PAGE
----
Market Map Stays In Cash

As another predefined date for actionable asset allocation as defined by the Market Map model has been reached, at this time the model is indicating holding the allocation in cash. As there was a possiblity that the model could allocate to bonds during this July, the negative trend in bonds cancels the opportunity. In a single late signalling case, ( 9/3/1982 in table below ) out of 14 occurences back to 1924, did the model indicate an allocation to bonds outside of the early weeks of the July time frame. If the model should indicate this late behavior again, we will update the blog ..

The next actionable allocation date will be 12/31/2015 …

Map Model
All signals BOND
Buy Date Sell date BOND return
07/11/46 10/30/46 -6.1%
7/5/1960 10/03/60 2.6%
09/03/82 10/02/82 5.5%
07/10/92 10/02/92 3.2%
07/11/97 10/03/97 6.6%
7/2/1998 10/02/98 9.7%
07/02/99 10/02/99 1.1%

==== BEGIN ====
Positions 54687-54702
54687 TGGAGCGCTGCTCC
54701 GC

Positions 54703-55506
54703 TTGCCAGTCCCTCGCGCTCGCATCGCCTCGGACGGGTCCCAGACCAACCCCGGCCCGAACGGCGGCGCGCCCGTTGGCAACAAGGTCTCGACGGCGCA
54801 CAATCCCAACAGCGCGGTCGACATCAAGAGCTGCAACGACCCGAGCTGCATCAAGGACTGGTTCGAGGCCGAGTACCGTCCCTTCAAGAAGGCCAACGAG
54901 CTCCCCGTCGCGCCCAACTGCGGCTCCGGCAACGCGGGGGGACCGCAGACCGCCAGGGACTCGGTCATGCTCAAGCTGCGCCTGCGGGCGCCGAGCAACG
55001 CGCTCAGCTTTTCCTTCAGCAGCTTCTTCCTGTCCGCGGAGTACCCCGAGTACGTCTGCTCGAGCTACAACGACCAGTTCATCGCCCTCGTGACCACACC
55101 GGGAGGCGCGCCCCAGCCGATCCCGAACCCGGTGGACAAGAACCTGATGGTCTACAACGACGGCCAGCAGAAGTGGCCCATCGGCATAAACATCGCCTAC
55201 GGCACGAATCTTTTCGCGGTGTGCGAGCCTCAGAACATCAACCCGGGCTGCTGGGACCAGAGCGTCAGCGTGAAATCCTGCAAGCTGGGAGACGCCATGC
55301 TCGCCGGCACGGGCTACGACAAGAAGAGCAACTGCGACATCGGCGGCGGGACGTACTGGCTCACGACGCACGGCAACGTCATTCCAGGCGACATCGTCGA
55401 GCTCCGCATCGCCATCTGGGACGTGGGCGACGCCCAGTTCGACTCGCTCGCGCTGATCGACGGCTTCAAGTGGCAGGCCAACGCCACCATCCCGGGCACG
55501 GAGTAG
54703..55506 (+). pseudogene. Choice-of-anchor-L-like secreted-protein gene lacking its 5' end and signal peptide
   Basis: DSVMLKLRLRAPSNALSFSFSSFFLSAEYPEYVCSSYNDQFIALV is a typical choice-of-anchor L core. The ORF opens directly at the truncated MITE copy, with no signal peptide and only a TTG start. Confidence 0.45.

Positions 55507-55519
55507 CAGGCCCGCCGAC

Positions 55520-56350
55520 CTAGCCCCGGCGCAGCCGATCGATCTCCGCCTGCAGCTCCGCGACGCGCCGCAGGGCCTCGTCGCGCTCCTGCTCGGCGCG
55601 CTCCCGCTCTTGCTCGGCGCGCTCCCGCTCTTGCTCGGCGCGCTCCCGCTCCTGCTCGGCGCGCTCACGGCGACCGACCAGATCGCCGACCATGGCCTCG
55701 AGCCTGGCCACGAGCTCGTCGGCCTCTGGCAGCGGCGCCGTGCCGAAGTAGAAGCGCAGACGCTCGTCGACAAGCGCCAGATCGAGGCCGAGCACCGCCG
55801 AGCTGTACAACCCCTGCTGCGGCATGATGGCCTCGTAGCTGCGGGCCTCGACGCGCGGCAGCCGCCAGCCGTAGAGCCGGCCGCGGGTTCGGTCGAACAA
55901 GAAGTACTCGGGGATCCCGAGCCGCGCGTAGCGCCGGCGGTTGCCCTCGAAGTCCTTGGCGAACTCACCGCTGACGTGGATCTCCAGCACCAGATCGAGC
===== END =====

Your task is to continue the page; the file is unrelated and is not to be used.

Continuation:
07/06/00 9/28/00 3.4%
07/06/01 9/29/01 7.5%
07/05/02 10/04/02 15.9%
07/05/08 10/03/08 4.5%
07/09/10 10/01/10 6.6%
07/08/11 09/30/11 21.3%
07/11/14 09/29/14 3.50%
average 6.1%

Model With “Sell In May” Component Goes To Cash

As May 1st occurred last week, the Market map model combined with the “Sell in May” component using the small cap value universe, has signaled a cash allocation. The model previously signaled an allocation to small cap value on 09/27/14 ( here: Previous instances of buy and hold returns during cash allocation periods are reflected in the chart below.

Small Cap Value returns during  Sell in May Cash

Further explanation on the Market Map model using the “Sell in May” component can be found here:

Probability of allocation to TLT (iShares 20+ Year Treasury Bond ETF) on 7/1O/15 = 5O%

Market Map: Staying the Course for the Long Term 2015

As we head into Spring 2015 with the model in a cash position, we look back at the model’s performance in 2014 and note it as a year of “underperformance” vs. the S&P 500 (as the model produced a return of 8% and the S&P500 benchmark produced 13.5% ). From time to time, it is possible for an occurrence, such as this, to happen and for us to react with skepticism, uncertainty, and doubt, especially when it involves our investments. We are “hard wired” and  persuaded by societal cues into thinking in terms of “short term” results and we tend to define the equity market in terms of “winning” and “losing” ( we are much more sensitive to “losing”).